To get the desired results of the genetic algorithm, one should wait for the population to evolve enough. Unfortunately, we don’t have that much time, so to see the initial results, we will only run for 1 generation.

# Selection - random
random.seed(42)

# Define environment
env = HarlowExperimentEnv()

# Define agent and optimizer
agent = ActorCritic(hidden_size=20)
optimizer_func = optim.RMSprop

# GA constants
num_generations = 1
tournament_size = 20
parents_size = 4
new_generation_new_individuals = 5

mean_population_scores = []

# Measure the time for creating the initial population
population, best_score = create_initial_population(env, optimizer_func)

for generation in range(1, num_generations + 1):

    # Selection
    sorted_population = sorted(population, key=lambda x: x[1], reverse=True)
    tournament_population = sorted_population[:tournament_size]

    # Random choice of parents from tournament population
    parents_population = random.choices(tournament_population, k=parents_size)

    # Update population
    population, best_score = update_population(env, optimizer_func, population, parents_population, best_score)
    mean_population_scores.append(np.mean([agent_score[1] for agent_score in population]))

If you change num_generations to 800 in the previous code cell, the plot for the mean score in the population will roughly take the following form.

Picture which depicts the plot of mean scores per generation.

At the very start of the tutorial, we downloaded the best agent we obtained from training on 800 generations (you can get the same if you add extra infrastructure code to “catch” an agent as soon as its score reaches some threshold value; in this case, it can even be set up to 200). In the next section, we are going to compare its performance with a randomly initialized agent and observe that, indeed, during evolutionary processes, we developed agents with parameters that are able to learn more quickly.

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Think!: Evolutionary Theories in Code#

In this section, we have observed how the Baldwin effect evolves individuals’ parameters so that they quickly learn. We would like to propose that you think about other evolutionary biology ideas. For example, what would this process look like if we took a Lamarckian approach? Discuss what should be changed in the implementation to use these ideas (simply put, what parts of the code should be changed to implement Lamarckian inheritance).

Take time to think and then discuss as a group.

Click for solution

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content_review(f"{feedback_prefix}_evolutionary_theories_in_code")

Section 3: Newbie & Experienced Bird#

Estimated timing to here from start of tutorial: 50 minutes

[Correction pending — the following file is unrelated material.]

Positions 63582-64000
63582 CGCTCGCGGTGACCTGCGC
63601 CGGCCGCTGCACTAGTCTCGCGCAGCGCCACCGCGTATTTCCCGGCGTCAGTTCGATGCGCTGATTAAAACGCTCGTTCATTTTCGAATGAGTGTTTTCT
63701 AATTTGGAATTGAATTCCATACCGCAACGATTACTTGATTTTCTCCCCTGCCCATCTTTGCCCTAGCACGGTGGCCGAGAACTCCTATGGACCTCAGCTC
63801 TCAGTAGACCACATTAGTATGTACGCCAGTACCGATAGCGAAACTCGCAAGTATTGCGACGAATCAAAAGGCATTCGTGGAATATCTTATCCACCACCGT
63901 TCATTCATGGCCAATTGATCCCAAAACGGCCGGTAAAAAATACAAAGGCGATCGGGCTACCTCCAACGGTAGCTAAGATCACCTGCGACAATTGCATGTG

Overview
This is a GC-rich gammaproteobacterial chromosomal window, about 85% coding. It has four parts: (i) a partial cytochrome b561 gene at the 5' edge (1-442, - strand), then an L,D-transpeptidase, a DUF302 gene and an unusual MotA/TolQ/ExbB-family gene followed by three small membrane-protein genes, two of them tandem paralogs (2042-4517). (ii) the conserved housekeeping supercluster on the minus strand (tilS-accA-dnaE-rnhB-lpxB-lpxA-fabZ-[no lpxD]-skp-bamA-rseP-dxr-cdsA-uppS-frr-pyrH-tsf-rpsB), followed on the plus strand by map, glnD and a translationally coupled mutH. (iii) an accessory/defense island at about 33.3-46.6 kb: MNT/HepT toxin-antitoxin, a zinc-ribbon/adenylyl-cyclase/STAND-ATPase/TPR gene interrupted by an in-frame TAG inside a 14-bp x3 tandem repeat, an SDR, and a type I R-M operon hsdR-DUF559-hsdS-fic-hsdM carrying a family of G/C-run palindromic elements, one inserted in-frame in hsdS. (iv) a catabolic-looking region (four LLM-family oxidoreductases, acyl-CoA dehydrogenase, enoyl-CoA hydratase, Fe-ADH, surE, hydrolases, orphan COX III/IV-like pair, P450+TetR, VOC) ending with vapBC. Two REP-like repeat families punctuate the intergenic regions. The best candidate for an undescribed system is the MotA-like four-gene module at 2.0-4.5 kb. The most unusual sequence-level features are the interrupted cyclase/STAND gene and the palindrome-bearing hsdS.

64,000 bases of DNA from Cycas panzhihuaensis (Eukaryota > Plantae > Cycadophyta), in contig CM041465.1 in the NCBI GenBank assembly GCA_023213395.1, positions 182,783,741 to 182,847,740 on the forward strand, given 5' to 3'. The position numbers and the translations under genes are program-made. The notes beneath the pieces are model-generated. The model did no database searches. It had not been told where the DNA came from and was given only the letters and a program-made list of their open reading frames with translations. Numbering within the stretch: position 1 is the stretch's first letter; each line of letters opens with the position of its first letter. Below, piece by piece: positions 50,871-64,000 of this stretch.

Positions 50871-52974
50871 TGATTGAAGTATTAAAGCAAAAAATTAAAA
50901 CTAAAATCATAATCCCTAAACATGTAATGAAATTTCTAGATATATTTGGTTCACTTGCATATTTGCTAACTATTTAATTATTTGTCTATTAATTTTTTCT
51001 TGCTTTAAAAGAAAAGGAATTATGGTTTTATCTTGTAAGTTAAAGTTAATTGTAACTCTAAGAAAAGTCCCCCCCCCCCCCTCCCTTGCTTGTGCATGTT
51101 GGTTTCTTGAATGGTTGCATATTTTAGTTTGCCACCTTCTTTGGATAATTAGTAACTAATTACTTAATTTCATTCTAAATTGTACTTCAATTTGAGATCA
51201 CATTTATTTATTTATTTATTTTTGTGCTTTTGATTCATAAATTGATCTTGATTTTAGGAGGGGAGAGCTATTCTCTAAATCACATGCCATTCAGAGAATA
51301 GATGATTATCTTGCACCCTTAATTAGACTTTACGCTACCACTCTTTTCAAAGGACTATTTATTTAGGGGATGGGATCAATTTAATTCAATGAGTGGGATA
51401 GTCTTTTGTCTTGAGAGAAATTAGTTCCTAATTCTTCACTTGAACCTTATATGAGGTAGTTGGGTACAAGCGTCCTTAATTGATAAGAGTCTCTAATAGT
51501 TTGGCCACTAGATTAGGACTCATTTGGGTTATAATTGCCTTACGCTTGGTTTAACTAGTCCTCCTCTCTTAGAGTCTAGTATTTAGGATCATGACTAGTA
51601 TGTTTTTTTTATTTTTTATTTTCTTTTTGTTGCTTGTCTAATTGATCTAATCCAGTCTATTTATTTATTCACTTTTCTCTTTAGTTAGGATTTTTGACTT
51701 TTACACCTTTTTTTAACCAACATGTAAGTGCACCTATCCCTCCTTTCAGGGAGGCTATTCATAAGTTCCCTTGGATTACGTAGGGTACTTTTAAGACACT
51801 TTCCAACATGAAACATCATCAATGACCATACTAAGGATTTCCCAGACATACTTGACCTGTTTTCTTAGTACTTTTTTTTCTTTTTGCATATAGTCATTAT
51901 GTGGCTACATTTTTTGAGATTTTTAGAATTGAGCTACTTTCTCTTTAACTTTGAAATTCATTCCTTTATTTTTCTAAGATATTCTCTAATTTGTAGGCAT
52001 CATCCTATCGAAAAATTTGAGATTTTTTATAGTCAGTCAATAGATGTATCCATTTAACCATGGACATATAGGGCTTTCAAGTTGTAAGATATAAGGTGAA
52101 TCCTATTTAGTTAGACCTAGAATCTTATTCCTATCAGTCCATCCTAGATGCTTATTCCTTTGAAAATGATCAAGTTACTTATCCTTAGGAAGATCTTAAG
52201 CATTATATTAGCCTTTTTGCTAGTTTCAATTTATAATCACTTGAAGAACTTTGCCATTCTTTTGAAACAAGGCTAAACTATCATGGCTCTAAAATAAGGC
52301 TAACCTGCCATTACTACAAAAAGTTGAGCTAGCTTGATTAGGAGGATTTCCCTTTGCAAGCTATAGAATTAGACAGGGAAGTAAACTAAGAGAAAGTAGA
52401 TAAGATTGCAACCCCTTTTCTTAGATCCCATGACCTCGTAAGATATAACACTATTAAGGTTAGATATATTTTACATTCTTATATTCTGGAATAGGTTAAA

This section proposes a comparison of the evolutionary trained (found) agent that performs the Harlow experiment with the previously mentioned model, which is initialized from scratch (and thus only trains on the given task but does not benefit from meta-learning).

Make sure you execute this cell to observe the plot!#

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# @title Make sure you execute this cell to observe the plot!
set_seed(42)

#define environment
env = HarlowExperimentEnv()

#define newbie agent and optimizer
newbie = ActorCritic(hidden_size = 20)
optimizer_func = optim.RMSprop

#calculate newbie's score
total_score, newbie_scores = evaluate_individual(env, newbie, optimizer_func)
print(f"Total score of newbie agent is {total_score}.")

#define experienced agent
experienced = torch.load("Evolution.pt")

#calculate experienced's score
total_score, experienced_scores = evaluate_individual(env, experienced, optimizer_func)
print(f"Total score of experienced agent is {total_score}.")

plot_two_boxplot_scores(newbie_scores, experienced_scores)

Why biology needs meta-learning#

If aspects of the environment change over time, previously learned hard-coded strategies might not work anymore. Still, as in the previous tutorial, these changes share similar features across the tasks. The Harlow experiment illustrates that although there is no direct instruction on how to obtain the maximum possible reward, and the environment’s state changes with each new pair of objects, the agent is still able to capture the meta-structure of the experiment—the reward is associated with the object, not its relative placement. Only one trial is needed to identify which of the two new objects is rewarded.

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Section 4: An alternative model of how the brain solves the Harlow experiment#

Estimated timing to here from start of tutorial: 60 minutes

There are no code snippets or exercises in this section. However, you can watch the video to learn about an alternative approach to biological learning, demonstrating how learning within a single brain can work in the Harlow experiment.

Video 4: An Alternative Model#


Summary#

Estimated timing of tutorial: 70 minutes

Here is a summary of what we’ve learned:

  1. The Baldwin effect says that evolution will select organisms that are good at learning.

  2. We can use evolutionary/genetic algorithms to replicate this process. This is the “outer loop” of a meta-learning problem

  3. To be more biologically plausible, we can use reinforcement learning as the inner loop.

  4. This process creates agents that can quickly find the rewarding object in a Harlow experiment.